Dazed and Confused : The Big Lebowski

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Image via mentalfloss.com

By Tony Schwab, Staff Writer

“The Big Lebowski” is, of course, one of the great cult films. It is widely seen in a way that no other Coen Brothers film is, even though it shares much in common with the rest of them. It has a lovable loser as its hero, an elaborate crime plot, John Goodman, Julianne Moore, Steve Buscemi and a great soundtrack. A number of things have made “Lebowski” the most popular of their movies, some superficial and others not.

The most obvious reason is that “The Dude” is one of the best embodiments of a certain kind of romantic laziness present in American film and television, especially in the 1990’s. Almost as much as Homer Simpson, he fulfills the great dream of devoting all of your time to self-gratification. He upholds this view of life even while everyone around him takes things so seriously. Walter cannot let go of the Vietnam war, Lebowski is a grouch and Maude is a schemer, but the dude just wants to bowl. The movie manages, half mockingly, to make him into a sort of monk.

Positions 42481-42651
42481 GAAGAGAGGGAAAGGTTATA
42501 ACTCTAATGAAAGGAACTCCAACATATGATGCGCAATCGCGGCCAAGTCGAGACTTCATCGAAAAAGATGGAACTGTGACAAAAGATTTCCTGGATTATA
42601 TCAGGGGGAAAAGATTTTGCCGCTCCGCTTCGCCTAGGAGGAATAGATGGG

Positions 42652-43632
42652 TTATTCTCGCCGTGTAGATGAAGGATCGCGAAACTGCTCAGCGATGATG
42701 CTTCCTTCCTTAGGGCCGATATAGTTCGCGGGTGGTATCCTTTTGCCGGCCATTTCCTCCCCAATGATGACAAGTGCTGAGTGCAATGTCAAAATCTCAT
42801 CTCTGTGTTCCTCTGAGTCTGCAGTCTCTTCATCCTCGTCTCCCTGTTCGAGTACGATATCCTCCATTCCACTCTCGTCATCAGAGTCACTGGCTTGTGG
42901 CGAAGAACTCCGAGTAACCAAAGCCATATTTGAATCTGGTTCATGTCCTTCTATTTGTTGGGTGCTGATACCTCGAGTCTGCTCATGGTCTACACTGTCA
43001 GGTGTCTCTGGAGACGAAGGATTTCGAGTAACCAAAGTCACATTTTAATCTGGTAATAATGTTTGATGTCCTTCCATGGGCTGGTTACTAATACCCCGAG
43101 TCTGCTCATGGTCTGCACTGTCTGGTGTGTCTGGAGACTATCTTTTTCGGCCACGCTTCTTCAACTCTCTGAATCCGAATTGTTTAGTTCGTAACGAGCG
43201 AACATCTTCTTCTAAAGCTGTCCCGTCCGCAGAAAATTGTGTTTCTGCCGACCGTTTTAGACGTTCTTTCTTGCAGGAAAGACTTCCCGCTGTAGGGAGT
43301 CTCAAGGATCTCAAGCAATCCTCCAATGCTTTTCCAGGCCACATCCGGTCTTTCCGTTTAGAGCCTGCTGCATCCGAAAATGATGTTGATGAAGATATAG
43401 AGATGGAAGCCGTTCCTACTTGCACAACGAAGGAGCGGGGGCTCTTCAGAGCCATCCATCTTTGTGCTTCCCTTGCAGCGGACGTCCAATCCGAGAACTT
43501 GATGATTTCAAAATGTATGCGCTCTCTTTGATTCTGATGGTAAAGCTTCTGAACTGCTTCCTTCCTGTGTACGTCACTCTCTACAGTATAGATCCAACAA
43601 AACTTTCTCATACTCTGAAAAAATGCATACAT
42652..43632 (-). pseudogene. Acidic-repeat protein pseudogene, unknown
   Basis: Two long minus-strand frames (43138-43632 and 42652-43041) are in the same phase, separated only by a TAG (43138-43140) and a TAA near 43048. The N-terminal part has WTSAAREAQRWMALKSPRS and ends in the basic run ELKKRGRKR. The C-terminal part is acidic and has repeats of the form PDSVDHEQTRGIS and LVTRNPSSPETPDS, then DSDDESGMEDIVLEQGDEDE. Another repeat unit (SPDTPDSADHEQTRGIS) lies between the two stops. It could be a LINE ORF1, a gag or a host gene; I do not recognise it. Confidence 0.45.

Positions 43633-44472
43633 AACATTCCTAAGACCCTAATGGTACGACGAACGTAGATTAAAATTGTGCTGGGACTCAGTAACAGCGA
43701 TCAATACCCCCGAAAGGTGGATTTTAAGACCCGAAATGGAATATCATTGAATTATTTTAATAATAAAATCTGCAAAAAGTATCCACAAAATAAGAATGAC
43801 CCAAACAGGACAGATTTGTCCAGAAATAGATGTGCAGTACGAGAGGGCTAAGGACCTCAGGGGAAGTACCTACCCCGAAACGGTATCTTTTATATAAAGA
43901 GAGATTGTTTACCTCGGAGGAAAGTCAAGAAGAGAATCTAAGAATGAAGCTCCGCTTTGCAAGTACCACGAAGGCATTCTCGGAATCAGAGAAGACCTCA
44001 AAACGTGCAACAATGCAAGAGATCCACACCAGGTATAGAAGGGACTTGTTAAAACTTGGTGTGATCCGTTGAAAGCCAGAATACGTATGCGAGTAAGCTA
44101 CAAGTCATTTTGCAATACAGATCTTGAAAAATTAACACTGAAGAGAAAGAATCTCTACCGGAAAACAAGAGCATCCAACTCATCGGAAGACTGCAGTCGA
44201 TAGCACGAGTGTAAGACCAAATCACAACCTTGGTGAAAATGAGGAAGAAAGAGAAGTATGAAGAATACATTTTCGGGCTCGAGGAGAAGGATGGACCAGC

The movie is also one of many in the 90’s to look at the crime genre in a fundamentally new way. The films of Soderbergh, Tarantino and Fincher, as well as the Coens, took an often repetitive genre and made the plot secondary to character, atmosphere and at times something resembling philosophy. You have to watch the movie several times before the actual story makes sense, and when it does, you realize that its a ripoff. This registers not as a letdown, but as a brilliant joke. The Dude’s coolness throughout is vindicated and Lebowski is shown to be a stuffed shirt.

In terms of pure entertainment value there is no better Coens movie. Every scene has the craft of a great, important set piece. The bowling scenes are well observed, with the intensity of local tournaments – funny for the extent to which they are accurate. The smallest roles in the film are as memorable as the large ones, particularly Ben Gazzara as Jackie Treehorn, Sam Elliot as The Stranger and John Turturro as Jesus.

As time goes on it becomes clear how difficult of a movie “Lebowski” was to pull off. Works like “Terriers” and “Inherent Vice” have gone for something similar, but nothing has mixed crime film and slacker comedy in the same way successfully. Those influenced by the film always take the plot with the wrong kind of seriousness. They try to make the characters overcome their flaws and grow up, and make the villains truly evil. What these imitators lack is the ability to build ridiculousness into every frame. Only the Coens can do that.

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